A ~ C ~ S~N~A~K~E~S

Snake Breeders Based in Leicestershire, England, UK      


Leioheterodon madagascariensis


Madagascan Hognose Snakes are a mildly venomous, medium/large colubrid species with a very slightly upturned snout which is used for digging.  A species which is particularly active during the day (diurnal) and very energetic which makes them an extremely interesting and amusing captive to observe. 

They are one of three species of the Leioheterodon genus of snakes from Madagascar. Leioheterodon madagascariensis are considered to be the largest of the genus and have scales which are much more keeled than the other two species.

Unlike some hognose species where there is a considerable size disparity, there does not appear to be any outwardly visual difference between male and female Leioheterodon species.

Some of the common names include malagasy or giant hognose, madagascan menarana snake, checkered hognose 

Experience Level Intermediate

Lively and energetic but fairly easily tamed.


Hognose snakes are mildly venomous and possess enlarged rear fangs. They are not considered particularly dangerous to humans with reactions to bites ranging from no reaction or only a slight tingling sensation to severe swelling and numbness.

In general, hognose snakes are all about bluff and normally have no desire to bite however we have found Leioheterodons are slightly more likely to bite than other hognose species but this may be due to the majority of specimens being wild caught. They are mostly ambush hunters and bites are more likely an accidental or inaccurate feeding response therefore use of tongs for feeding is recommended.

Captive Variants Wild Type
Expected Adult Length 130 to 180cm
Recommended Housing

Vivarium or plastic tubs.

We prefer to use tubs as we found them to be much easier to keep clean however none of our Madagascan Hognoses are particularly large and we may move them into vivariums at a later stage.

Other requirements:

-Water bowl.  We offer a water bowl large enough for them to bathe in, some use it to bathe and some do not.

-A minimum of 2 hides (1 in the cool end and 1 in the warm end) at least one of which should be moist

-Deep substrate for burrowing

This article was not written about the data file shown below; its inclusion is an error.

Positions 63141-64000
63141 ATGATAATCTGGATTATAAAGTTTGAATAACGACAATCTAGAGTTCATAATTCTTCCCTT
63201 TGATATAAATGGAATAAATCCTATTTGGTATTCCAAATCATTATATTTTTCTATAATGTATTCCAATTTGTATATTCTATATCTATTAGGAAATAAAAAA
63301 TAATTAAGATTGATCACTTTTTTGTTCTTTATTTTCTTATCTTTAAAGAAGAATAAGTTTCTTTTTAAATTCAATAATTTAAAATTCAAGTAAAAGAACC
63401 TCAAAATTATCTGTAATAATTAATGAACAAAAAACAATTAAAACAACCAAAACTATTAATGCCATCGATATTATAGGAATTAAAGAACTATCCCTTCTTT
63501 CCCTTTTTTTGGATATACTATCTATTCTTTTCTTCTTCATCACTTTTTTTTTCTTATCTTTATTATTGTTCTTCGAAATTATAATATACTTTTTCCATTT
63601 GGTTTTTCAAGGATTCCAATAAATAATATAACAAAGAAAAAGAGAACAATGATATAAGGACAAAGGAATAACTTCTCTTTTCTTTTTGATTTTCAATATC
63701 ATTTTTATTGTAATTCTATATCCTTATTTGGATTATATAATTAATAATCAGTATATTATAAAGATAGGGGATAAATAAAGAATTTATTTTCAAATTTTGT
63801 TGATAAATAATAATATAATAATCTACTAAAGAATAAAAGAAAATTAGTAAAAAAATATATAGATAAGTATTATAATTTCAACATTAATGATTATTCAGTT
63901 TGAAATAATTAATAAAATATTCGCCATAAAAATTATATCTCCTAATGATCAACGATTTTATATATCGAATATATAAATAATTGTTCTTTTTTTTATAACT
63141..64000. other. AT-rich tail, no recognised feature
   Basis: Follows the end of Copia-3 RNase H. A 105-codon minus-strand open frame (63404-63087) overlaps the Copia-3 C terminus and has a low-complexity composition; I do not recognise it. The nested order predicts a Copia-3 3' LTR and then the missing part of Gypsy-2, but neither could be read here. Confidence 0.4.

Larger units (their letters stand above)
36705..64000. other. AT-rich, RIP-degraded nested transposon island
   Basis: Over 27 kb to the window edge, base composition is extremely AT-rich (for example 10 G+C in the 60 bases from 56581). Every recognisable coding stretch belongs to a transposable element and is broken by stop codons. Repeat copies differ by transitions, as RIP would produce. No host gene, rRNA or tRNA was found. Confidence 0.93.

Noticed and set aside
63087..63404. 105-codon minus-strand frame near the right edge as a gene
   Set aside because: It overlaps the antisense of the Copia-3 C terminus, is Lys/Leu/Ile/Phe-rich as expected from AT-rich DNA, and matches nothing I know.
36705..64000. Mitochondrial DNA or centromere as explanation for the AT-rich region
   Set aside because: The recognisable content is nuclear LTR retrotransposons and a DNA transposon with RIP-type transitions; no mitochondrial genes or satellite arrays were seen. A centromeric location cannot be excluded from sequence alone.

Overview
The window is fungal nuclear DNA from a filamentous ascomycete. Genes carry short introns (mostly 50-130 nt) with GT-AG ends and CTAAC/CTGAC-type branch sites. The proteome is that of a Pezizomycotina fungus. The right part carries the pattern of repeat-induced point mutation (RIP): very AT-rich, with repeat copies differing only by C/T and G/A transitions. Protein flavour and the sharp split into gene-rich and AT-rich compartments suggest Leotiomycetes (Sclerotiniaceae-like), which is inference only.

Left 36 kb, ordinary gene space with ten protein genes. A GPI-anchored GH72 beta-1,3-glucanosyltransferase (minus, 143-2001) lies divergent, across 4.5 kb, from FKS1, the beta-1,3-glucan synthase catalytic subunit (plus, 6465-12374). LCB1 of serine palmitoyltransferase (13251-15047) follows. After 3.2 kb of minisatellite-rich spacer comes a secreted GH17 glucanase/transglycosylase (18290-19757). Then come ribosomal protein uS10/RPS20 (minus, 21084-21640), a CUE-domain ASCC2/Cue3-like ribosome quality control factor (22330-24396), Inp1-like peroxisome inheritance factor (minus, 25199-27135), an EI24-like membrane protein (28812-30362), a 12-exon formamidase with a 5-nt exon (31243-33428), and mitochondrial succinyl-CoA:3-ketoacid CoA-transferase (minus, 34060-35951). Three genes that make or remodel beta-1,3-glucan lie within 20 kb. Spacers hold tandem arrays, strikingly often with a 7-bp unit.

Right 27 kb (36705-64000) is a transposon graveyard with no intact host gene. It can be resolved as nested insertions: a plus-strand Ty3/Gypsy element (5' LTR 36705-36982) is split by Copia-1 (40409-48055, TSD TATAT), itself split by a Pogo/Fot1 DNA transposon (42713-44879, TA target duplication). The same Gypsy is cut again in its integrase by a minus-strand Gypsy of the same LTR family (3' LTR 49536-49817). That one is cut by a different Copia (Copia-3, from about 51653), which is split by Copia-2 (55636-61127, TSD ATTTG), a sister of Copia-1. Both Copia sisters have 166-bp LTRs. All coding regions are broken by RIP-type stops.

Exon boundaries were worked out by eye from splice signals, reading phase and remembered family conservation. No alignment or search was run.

Good ventilation is essential.

Temperature Range

24C (75F) to 32C (90F).

Recommended Heating

When using a deep substrate, vivs are a great deal easier to maintain the correct temperature with overhead heating than using a heat mat under the tub. 

Viv - Guarded Ceramic heater or heat mat

Tub - Heat mat, we mount ours on the wall to avoid the problem of the deep substrate blocking the heat.

Whichever method is used, the temperature should be controlled by a suitable thermostat and monitored using a digital thermometer.

Origin Madagascar, Nosy Be, Nosy Sakatia & Comoros Islands
Natural Environment

Madagascar is an extremely varied region and therefore Malagasy Hognose snakes could potentially inhabit  most environments including, but not limited to, tropical, mountains, forests, deserts, coastal, grasslands, rocky areas. 

Recommended Substrate

Hognoses enjoy digging and we therefore recommend and use a deep (2 to 3") covering of aspen. If using a deep substrate care should be taken to ensure that the correct temperature is maintained particularly when heating with a heat mat or cable as the substrate will act as an insulator. The temperature underneath the substrate could quite easily be 5C (9F) higher than on the top of the substrate.

Due to their diverse natural environment, variety is the key to success with hognose snakes from Madagascar.  Offer as many different areas as you can, observe them and let them teach you which they prefer.

Natural Diet Small Mammals, Amphibians, Birds, Lizards and their eggs, snake eggs and there is limited evidence that young animals may also eat arthropods.
Primary Captive Diet


Other Observations In our experience Madagascan Hognose snakes have an innate fear of cats and dogs therefore keeping them out of sight of each other is recommended.

Hognoses can be very intimidating when approached, as they may hiss, rear up, strike in your general direction, usually with a closed mouth or even flatten out like a cobra but it is mostly a bluff and if you ignore it, they will more often than not cease this activity. We have found that with the larger hognose species, they are more likely to try to flee than to stand their ground.

Recommended linksAccount of a Madagascan Hognose Bite (Leioheterodon madagascariensis )

This care guide has been written by us at AC Snakes for your information and guidance.
It will be updated and expanded as regularly as we are able, however it should not be used as your only source of care information.
Prior to purchasing any animal it is strongly recommended that you research extensively to ensure that you can provide the correct care for your pet.
Last updated May 2012

Website and all images copyright A C Snakes | www.acsnakes.co.uk | Created and maintained by Adam & Charlotte Wilford